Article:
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Commentary: Neither Sheen nor Kutcher a winner Monday night

Courtesy of MCT

When it was announced a few months ago that Ashton Kutcher’s debut on “Two and a Half Men” would be followed by Comedy Central’s roast of Charlie Sheen, the actor that Kutcher replaced on the show, the blogosphere and Twitterverse proclaimed it as a night that would be full of jokes about Sheen’s drug use and prostitute patronizing.

And Monday night, that’s unfortunately exactly what we got.

Over the course of two combined hours, viewers were treated to repeated and obvious jokes that largely felt flat and a night that, if anything, will be remembered as the moment of closure in the year-long train wreck that has been Sheen’s reemergence into the public eye.

The night started with the “Men” premiere, which opened with a funeral for Sheen’s character, Charlie Harper, where several genetically gifted (or surgically enhanced) women named the different sexually transmitted diseases that Harper blessed them with. After a steady and unfortunate dose of “Men” costar Jon Cryer and cameos from John Stamos and the actors who played the title characters on “Dharma and Greg,” we were introduced to Kutcher’s suicidal character, Walden Schmidt.

For the remainder of the episode, Kutcher awkwardly tried to find Schmidt’s place in the “Men” world as he bounced in between his character of Kelso from “That 70s Show” and that of a sensitive billionaire whose main source of comedy is a willingness to walk around the house naked.

That’s not to say that “Men” didn’t have the occasional bright spot, like one scene involving Angus T. Jones’ Jake, but when fart jokes are the highlight of your season premiere, you know it was a rough night.

Obvious jokes, however, are what we’ve come to expect from “Men,” which has largely skated by on Sheen-acting-Sheen. The roast of Sheen, however, had significantly higher expectations.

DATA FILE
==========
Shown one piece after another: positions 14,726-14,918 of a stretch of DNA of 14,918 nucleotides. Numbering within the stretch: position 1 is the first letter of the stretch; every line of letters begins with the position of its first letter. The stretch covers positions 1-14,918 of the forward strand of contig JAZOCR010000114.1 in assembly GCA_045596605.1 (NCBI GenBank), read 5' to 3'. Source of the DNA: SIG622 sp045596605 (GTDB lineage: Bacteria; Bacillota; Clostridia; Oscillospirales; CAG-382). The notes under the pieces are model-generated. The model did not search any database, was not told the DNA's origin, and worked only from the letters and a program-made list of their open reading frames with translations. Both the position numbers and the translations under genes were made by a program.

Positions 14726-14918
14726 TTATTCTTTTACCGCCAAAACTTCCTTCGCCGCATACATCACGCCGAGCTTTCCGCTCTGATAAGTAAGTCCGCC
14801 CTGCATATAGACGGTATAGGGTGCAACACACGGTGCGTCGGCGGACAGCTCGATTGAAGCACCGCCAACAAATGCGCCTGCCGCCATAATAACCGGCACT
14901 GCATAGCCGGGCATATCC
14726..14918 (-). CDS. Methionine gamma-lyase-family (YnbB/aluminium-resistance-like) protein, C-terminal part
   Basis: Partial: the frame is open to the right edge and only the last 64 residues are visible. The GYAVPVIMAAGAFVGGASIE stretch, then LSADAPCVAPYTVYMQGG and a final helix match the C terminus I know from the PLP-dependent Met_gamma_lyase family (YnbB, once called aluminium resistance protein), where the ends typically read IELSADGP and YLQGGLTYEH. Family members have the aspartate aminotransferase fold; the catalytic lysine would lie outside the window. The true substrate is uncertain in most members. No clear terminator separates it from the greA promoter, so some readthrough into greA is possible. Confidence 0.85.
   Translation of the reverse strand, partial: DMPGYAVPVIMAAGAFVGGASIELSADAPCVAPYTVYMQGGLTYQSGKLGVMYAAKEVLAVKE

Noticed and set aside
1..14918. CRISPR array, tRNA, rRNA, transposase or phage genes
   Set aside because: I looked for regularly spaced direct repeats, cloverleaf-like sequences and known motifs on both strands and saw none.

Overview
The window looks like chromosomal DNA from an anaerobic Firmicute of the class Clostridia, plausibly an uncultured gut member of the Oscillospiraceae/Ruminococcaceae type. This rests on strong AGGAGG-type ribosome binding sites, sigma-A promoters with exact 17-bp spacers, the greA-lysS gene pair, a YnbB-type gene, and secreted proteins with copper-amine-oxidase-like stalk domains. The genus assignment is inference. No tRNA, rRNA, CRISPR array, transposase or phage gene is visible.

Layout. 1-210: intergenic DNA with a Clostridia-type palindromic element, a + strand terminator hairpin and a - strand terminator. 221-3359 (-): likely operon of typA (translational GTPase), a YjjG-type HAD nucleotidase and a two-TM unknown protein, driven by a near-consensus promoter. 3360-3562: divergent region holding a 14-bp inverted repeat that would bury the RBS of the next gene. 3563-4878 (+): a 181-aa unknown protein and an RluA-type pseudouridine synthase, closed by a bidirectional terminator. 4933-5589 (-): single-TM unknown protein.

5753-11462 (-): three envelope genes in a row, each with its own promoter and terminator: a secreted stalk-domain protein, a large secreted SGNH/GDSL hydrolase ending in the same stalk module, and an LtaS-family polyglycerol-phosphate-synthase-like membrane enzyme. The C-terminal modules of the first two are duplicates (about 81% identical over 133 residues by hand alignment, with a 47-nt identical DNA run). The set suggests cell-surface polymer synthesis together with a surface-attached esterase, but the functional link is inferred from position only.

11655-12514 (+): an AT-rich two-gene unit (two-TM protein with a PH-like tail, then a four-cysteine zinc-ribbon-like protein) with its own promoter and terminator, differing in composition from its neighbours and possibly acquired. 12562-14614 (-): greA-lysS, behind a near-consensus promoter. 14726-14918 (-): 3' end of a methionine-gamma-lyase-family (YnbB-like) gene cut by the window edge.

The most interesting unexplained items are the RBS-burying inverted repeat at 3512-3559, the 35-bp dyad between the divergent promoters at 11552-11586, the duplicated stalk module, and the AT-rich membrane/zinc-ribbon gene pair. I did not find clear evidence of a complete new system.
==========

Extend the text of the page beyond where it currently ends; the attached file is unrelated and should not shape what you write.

But while its presence on a cable channel at a later time slot gave it significantly more creative leeway, the roast also under-delivered with repetitive jokes about Sheen’s alcoholism and penchant for prostitutes as most roasters walked on eggshells, afraid to cross any lines that might send an apparently sobered (or at least therapeutically healed) Sheen off the deep end.

The biggest star on the roast’s dais, boxing legend Mike Tyson, constantly stepped on punchlines as he shouted at fellow roasters from his seat next to comedian Jeff Ross, who was dressed as Moammar Gadhafi.

Despite his attire going unexplained, Ross delivered the funniest monologue of the night (“You’re the black sheep of a family responsible for three ‘Mighty Ducks’ movies”), but for the most part, the best punch lines mocked people not even in attendance, such as Sheen’s brother Emilio Estevez and Michael J. Fox.

The show came to a close with Sheen championing himself as a real-life Stone Cold Steve Austin who told his boss what he could go do to himself, except for that part where, you know, he desperately tried to get back on “Men.”

And I can’t help but think things would have been better, for Sheen, Kutcher, “Men” and the viewers at home had he succeeded in that quest.

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